Marriage: Romantics bemoan its demise but so should economists

The dramatic erosion of marriage in the UK is one of the key social changes of the late 20th and early 21st centuries.  

Last week, the Office for National Statistics (ONS) published data showing that for the first time the proportion of the population aged over 16 who were married had fallen to below 50 per cent. Just two generations ago, in 1960, the figure was around 90 per cent.

The idea that all family structures are equally valid is one that has become an article of faith amongst the liberal left. It has been a key concept underpinning the collapse of marriage.

But in terms of the outcomes for children, for example, the evidence shows that this is simply not true.

In most families, most children grow up to be reasonably well-adjusted and integrated into the wider economy and society. This is the case regardless of the particular structure.

But this is just one of many examples of situations in which although most outcomes are benign, different types of behaviour do lead on average to different outcomes.

For example, driving with a safety belt does not guarantee protection in the event of an accident and in some cases may even be a disadvantage because it may trap the driver inside the car. But, on average, it is far safer to drive with a safety belt than without. Most car journeys made when the driver is over the legal alcohol limit end without accidents. But a larger proportion do not when the driver has been drinking than when he or she has not.

In the same way, averaging across large numbers of individual examples, the evidence on family structure is clear.  

Children brought up in single parent families, for example, on average end up with lower educational qualifications and are more likely to get caught up in crime. This is the case even when taking into account factors such as different levels of income and wealth.

Marriage remains a valuable institution, for the individuals concerned, for their children and for society. The evidence is overwhelmingly in support of all three of these propositions. Indeed, there are few hypotheses in the social sciences which receive such confirmation from serious research.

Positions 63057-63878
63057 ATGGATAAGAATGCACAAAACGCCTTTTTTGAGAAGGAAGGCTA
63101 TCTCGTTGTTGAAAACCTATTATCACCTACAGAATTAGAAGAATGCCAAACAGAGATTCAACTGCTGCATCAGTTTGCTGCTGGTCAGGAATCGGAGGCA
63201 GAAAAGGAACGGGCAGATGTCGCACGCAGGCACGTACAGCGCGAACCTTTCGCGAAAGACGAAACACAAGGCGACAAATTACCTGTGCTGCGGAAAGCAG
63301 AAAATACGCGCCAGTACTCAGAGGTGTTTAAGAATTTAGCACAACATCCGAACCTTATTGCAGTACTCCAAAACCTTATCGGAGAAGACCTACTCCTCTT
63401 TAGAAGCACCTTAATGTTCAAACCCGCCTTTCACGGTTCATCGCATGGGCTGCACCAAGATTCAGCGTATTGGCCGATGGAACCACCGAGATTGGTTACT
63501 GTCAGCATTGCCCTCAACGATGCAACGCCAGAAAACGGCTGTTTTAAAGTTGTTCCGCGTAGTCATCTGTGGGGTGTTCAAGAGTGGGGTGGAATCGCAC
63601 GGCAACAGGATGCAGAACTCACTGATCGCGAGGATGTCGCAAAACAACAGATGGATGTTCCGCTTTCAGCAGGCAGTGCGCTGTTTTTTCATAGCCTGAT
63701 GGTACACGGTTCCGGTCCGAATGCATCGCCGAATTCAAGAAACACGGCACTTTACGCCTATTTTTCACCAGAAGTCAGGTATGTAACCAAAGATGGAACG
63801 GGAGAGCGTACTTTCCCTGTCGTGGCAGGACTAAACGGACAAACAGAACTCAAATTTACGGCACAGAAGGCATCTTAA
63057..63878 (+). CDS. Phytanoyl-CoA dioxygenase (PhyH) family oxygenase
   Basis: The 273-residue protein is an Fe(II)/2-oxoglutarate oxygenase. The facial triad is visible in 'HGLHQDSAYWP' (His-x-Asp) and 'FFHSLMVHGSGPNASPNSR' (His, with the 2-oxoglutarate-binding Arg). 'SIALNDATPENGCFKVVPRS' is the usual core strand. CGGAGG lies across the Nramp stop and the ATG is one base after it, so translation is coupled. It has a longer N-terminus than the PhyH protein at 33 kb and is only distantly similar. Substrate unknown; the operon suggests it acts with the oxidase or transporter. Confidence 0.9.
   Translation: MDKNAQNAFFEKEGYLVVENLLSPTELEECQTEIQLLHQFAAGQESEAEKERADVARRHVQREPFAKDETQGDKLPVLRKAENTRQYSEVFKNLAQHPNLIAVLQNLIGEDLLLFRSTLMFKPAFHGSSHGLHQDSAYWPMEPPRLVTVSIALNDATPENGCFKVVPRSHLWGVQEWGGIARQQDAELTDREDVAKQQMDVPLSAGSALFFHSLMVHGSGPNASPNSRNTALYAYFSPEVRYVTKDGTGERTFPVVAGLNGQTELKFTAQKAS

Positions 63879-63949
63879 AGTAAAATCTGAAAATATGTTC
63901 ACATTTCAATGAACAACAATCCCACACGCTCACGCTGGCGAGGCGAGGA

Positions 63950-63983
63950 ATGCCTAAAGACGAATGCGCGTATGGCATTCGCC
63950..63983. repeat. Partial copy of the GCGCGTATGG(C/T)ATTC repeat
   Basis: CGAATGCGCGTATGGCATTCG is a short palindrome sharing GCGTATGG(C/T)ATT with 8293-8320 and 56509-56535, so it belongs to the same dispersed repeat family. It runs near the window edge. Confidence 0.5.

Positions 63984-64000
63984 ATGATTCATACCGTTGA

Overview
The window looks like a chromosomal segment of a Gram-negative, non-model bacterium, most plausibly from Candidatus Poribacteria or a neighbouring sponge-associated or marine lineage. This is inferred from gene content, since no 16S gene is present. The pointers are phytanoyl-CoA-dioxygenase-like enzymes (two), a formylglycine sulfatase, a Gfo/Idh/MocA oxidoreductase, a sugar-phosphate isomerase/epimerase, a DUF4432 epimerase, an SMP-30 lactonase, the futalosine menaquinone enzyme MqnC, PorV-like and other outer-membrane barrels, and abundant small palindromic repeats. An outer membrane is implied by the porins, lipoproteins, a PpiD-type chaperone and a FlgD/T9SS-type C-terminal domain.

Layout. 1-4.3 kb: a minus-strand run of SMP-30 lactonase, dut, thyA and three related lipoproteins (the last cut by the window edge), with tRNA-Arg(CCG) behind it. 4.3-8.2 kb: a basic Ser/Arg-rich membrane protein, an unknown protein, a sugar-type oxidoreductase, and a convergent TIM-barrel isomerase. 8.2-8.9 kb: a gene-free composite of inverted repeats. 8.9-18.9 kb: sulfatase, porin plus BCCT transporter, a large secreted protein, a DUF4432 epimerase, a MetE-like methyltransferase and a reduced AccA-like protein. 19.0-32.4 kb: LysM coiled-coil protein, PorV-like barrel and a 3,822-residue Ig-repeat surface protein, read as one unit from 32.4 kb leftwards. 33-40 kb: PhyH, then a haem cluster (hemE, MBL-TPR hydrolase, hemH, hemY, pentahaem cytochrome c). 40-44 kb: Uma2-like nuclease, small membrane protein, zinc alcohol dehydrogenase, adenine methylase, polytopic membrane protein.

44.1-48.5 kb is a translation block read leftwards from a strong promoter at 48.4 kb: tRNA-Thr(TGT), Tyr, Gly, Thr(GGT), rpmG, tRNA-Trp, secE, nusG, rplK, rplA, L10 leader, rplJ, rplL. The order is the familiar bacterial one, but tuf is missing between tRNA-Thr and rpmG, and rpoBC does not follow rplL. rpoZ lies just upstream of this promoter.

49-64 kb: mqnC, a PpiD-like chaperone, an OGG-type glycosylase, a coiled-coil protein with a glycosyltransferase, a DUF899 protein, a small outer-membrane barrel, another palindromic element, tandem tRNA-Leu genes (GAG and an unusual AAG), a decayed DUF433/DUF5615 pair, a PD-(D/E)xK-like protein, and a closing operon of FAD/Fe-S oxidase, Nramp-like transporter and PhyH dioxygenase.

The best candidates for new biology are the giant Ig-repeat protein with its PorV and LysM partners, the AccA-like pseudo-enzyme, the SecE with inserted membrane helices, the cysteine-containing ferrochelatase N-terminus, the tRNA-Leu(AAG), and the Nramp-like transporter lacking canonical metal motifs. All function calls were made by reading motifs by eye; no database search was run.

The idea that economics can say useful things about social issues such as family structure and crime was the innovation of the Chicago economist Gary Becker. He received the Nobel Prize for his work in 1992.

Becker argued that through the institution of marriage, individuals realise the gains of what economists call comparative advantage. Each partner specialises in the tasks at which he or she is more efficient with a net benefit to both. Of course, this argument could be applied to co-habitation rather than formal marriage as such.

A different and more powerful argument is put forward by economists such as Bob Rowthorn, former head of department at Cambridge. Marriage is seen as an institution for providing couples with the confidence to make long-term investments in their relationship. It is a mechanism for building trust and helping to cope with uncertainty and the adverse shocks which families can receive.

Trends in family life are not merely personal indulgences. Private decisions have public consequences. Decisions made by individuals impose costs on the rest of us.

The disturbing aspect of the release of the new ONS data on marriage was not so much the data itself but the lack of reaction – it drew very few comments about the huge social costs created.  

Many will argue that the trend is too firmly established for it to be reversed. But it is high time for governments to begin the process of trying to reverse it. Always remember that the longest march begins with a single step.

As published in City AM Wednesday 31st January 2024
Image: Rawpixel

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